Why Your Child Should Use a Mouth Guard for Sports


This is a collaborative post.

As a parent, you want to encourage your children into taking part in sports and physical activities for their health, and simply because playing sports can be a lot of fun! However, depending on the type of sport your child wants to play, you will need to ensure that they have the right protective clothing and equipment to help keep them safe and protected.

While it is not uncommon for parents to spend money on appropriate kit such as shin pads, knee pads, helmets and face guards, depending on the risks of injury associated with the sport, they may often question why there is a need for a mouth guard.

In most cases mouth guards are not required for every single type of sport played by your child, so it can be easy for a parent to simply forget about this important little piece of safety equipment. However, whether your child plays a full-contact sport or not, there are still over 3 million teeth knocked out each year while kids play sport or some form or another.

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Risky sports for dental health

It is not just sports such as hockey, cricket or rugby that you may well associate with a higher risk of tooth loss from injury that will send worried parents to their dentist to fix. Accidental damage can happen while playing just about any sport. Teeth can be chipped, broken and knocked out through playing other sports such as tennis and even a simple game of school rounders.

There are a lot of accounts of teeth being damaged while playing football where a child is hit in the face with a football, or slips and falls while playing and gets accidentally kicked or elbowed in the mouth. Wearing a mouth guard can not only help protect your children’s teeth from direct impact damage, but can also help to protect the soft tissues of their mouth including their lips, gums and tongue from injury.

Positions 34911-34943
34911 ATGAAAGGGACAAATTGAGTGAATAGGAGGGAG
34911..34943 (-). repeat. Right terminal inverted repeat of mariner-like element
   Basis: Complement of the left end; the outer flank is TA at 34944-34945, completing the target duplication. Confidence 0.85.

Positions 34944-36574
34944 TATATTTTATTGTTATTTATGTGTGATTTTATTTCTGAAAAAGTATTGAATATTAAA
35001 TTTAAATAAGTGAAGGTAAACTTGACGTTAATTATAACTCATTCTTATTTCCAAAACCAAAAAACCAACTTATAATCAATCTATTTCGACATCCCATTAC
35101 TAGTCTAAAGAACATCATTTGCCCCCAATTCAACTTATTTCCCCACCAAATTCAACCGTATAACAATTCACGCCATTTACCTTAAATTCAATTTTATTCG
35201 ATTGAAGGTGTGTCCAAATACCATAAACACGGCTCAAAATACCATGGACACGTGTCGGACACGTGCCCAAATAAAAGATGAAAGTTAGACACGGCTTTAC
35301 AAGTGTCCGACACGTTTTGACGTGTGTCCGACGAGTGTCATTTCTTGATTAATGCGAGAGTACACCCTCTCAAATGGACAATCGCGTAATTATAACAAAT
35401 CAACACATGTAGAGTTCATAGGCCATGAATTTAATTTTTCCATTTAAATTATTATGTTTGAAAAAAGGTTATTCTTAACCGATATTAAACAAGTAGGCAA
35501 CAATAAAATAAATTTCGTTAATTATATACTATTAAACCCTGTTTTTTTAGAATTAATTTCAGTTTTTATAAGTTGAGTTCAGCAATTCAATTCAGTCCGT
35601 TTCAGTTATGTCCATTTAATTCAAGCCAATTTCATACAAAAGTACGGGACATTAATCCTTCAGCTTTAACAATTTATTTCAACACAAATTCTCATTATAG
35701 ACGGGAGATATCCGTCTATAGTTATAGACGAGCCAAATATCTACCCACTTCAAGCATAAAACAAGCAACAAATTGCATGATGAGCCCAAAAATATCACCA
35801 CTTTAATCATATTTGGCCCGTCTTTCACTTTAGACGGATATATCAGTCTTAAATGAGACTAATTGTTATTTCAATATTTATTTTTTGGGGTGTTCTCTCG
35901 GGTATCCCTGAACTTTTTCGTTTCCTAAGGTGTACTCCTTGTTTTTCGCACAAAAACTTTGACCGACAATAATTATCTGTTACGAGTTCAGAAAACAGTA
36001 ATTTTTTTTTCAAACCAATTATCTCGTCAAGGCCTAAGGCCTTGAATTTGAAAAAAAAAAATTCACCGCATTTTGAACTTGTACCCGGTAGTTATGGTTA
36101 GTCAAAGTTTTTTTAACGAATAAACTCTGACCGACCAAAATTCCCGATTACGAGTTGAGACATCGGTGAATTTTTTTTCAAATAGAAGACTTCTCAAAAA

What is the best age to wear a mouth guard?

Children aged from around 7 to 12 or 13 would benefit from wearing mouth guards while playing sports. Between this age is when most of your child’s oral development will be taking place. Protecting your child’s teeth from damage at this age will help to prevent any lasting issues developing in future.

According to dental data reports, children are seeing their dentists to treat injuries and damage to their teeth as a result of playing the following sports: basketball, hockey, baseball, rugby, football, and lacrosse. However, there are also increasing numbers of children reporting dental injuries sustained during recreational activities such as skateboarding, mountain biking and or climbing. All children taking part in these activities can benefit greatly from wearing mouth guards.

Mouth guard wear and braces

It is at around the ages of 11 to 13 that a lot of children will be fitted for dental braces. Mouth guards can be worn at the same time as your child wears braces, and also can help to reduce the damage to your child’s braces should an accident happen. Mouth guards can help reduce the impact of an accident on the brackets of their braces and help to protect the soft tissues from damage.

It would be advisable to get your child’s braces checked over by your dentist should they experience a sporting accident or impact to their face or mouth. It can put your mind at rest that everything is OK and no lasting damage has been done.


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